Authentic Japanese – A Hundred Little Things and More
I have a friend who lives in Michigan, near Detroit, in a city called Canton. One of his favorite restaurants is a local authentic Japanese place called Matsuchan. He told me an amazing story about how he found it and why he loves it.
According to him, he has eaten there twice a day. Once, three times. The small restaurant is tucked back into the corner of a plaza and has about 8 tables. It’s small, but not crowded. Sometimes it’s empty but there are plenty of times where it’s packed and people are waiting despite plenty of alternatives within a quick drive or walk. What is the secret to the success here, what makes it worth the wait?
After listening to him relate the story, I can say there is really no specific reason. The energy of the owners is more than likely part of it, but customers at their tables don’t typically interact with them – they’re cooking. It’s more than likely the hand-fitted gestalt of hundreds of small decisions surrounding caring management that make a real difference.
I have to share the story on this restaurant though. My friend found this particular place when he was scheduling a last minute date night for himself and his wife. They wanted something different, so he started looking up “restaurants canton, mi” in Google. There was the usual list of big brands and some small places. Down at the bottom of the map listing was Matsuchan.
They like Chinese, but had never had authentic Japanese. He told me the simple description – they served Japanese ramen soups. Immediately you start thinking about ramen from Wal-Mart and you cringe a little but then he told me about the reviews. Quite a few, all rated very high. People traveling from all over, talking about how they always go to Matsuchan when they come home to visit. So they went.
And he loved it.
You see, the problem with a lot of small businesses now is that many of them aim to get bigger, which transforms them into a chain. At that point, business owners and marketers begin to make decisions they feel are intelligent, smart compromises. That’s when the college degrees collide with that unknown “mana” and things get boring quick. It’s that point that you’re not the little location people love, but you become something else.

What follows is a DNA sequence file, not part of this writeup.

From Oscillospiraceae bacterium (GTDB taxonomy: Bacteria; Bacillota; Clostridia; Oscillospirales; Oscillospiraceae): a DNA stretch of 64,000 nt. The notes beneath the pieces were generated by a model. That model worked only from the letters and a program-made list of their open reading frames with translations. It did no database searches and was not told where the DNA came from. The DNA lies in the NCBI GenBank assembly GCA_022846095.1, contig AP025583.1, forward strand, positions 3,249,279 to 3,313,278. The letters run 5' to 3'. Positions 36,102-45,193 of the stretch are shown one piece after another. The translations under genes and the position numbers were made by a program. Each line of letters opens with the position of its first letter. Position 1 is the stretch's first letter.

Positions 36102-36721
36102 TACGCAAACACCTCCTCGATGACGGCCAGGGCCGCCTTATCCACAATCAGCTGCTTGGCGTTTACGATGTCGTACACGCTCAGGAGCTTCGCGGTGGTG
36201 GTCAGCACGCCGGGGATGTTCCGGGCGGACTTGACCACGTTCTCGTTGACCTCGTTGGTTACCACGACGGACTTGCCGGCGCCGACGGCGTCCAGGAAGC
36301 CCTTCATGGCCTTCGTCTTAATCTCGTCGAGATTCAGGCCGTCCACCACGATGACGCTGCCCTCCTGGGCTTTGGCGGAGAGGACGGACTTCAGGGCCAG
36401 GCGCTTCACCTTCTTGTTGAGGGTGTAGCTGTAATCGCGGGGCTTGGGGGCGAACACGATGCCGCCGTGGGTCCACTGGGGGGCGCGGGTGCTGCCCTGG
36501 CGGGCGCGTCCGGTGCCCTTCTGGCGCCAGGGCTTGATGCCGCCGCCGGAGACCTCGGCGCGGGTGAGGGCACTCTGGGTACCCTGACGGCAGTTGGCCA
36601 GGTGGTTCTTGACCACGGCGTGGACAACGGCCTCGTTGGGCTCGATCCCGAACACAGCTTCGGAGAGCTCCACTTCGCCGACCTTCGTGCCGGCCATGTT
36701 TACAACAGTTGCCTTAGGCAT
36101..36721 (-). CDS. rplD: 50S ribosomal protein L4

That’s where people are starting to wonder why there are 60 different noodle bowls in other restaurants when you get by with just a dozen – like Matsuchan.
“Maybe we should stop service cola drinks with free refills and focus on traditional tea instead, to make money while offering an authentic product” …kind of like Matsuchan.
This is the secret to success for any business, no matter where you’re located. You may be able to carbon copy several of the competitive advantages of other businesses, but it’s impossible to recreate the magic that occurs from hundreds of smart little choices made by caring management – where those decisions are customer-centric.
Too many businesses are scared to invest real time and energy into making hundreds of little decisions that can make them extraordinary. Instead, they settle on what works fast, and what creates fast results. You can see it in the way the business is run, and you can certainly see it in the online marketing they do.
The most amazing thing is that Matsuchan doesn’t even have a website. They function off a simple Google map listing. Their focus is in the kitchen, on the food and on the customer. They aren’t overdoing it with social media marketing or online marketing, because they know they don’t have to. They keep it simple, and that seems to do them just fine.
What does your business look like? Have you made hundreds of little decision like Matsuchan that create a business that is irresistible?